Feb 6, 2022

One day in the middle of last week, it snowed. Only the noon before I had herded the kids out onto the deck in front of the school for pick-up and noted, as I sat luxuriating on the steps, how fine and warm the sun shone, as though servicing a summer day. It was the beginning of February, so the theoretical rainy season was nearly over, but there hadn’t been any rain—only that scene-stealing sun—the hills still parched and yellow from the previous summer.

But the very next morning, as I walked out to the carport, big sloshy snowflakes drifted all around me like eiderdown from a burst pillow, settling on my hair and clothes. Though the asphalt of the parking lot was merely slick and wet, my car was tucked under a white wooly blanket, which I removed with a pancake turner.

At school the older kids toppled out of the yellow school bus, frantic with excitement. In a moment, they were scrunching the white stuff into soggy balls and pelting each other mercilessly. Car roofs and building roofs and horizontal surfaces of all sorts were daintily iced. Only the bare ground remained muddily unaesthetic.

That morning I prepared a soap flakes paste for my kids to make snow pictures. Greg cut out wonderful house and tree shapes and glued them on a blue background. Then, when my back was turned, he obliterated all his meticulous work with a soap flakes blizzard.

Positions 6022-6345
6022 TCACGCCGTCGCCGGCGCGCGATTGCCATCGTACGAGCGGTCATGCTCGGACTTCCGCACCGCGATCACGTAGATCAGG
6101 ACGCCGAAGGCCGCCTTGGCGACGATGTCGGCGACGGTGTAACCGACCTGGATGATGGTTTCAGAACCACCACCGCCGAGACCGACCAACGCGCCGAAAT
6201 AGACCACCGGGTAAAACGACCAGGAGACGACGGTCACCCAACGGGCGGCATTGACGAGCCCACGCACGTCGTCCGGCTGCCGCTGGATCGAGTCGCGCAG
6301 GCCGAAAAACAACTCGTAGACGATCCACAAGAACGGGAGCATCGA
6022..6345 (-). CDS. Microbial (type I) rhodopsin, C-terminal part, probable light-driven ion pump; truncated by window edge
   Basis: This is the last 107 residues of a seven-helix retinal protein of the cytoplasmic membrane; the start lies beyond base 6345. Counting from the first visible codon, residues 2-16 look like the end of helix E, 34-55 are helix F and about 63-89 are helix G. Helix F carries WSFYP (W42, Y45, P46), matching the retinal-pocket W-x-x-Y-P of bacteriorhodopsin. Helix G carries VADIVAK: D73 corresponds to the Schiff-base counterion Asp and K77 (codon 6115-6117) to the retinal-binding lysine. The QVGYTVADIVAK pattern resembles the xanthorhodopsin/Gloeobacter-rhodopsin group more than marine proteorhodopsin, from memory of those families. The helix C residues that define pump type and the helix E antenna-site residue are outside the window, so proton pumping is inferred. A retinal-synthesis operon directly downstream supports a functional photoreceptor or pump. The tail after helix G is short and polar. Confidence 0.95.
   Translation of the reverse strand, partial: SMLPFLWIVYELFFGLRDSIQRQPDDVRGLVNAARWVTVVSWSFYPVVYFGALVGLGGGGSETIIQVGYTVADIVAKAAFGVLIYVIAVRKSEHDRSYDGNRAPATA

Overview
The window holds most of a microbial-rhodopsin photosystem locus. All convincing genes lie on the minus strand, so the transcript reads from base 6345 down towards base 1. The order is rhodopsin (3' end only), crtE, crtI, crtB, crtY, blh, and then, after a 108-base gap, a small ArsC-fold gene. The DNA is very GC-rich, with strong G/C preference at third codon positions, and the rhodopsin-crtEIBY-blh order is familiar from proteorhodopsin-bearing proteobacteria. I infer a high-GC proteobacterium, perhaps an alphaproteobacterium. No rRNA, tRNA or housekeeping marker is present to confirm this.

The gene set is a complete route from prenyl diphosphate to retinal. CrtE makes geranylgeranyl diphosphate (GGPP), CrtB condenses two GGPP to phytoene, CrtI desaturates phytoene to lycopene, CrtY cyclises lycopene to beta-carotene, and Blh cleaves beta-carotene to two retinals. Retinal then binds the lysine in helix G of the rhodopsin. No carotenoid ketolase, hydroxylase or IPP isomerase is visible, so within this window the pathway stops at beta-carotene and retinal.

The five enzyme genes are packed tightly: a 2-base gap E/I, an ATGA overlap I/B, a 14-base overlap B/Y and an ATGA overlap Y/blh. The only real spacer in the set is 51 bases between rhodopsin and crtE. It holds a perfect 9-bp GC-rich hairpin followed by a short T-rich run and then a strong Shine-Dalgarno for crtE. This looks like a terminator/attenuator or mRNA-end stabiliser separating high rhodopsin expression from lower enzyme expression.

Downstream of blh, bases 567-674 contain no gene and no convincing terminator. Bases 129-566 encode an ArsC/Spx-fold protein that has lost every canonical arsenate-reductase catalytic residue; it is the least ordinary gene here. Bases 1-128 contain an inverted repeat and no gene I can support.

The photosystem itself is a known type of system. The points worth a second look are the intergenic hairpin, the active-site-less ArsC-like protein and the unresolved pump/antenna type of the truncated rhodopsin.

I finished up at 1:30 and walked out to my car. Ah! Now nature had finished dressing her landscape. The farmed hills around the school, the sky, everything resolved itself into a pearly gray softness. There was a blurring, a blending of things that made the latticework of bare branches stand out, as though redrawn for the season by a bolder hand. But more than that, the mood of the world had changed, like a melody gone minor. I spied a clutch of lavender wildflowers by a fence, quivering in the perilous frost. Each blossom wore a white peaked cap, like a diminutive tragicomic clown. For a brief moment, I relived the first snows of my childhood in a time and place that existed for me again. And I shivered with cold and pathos.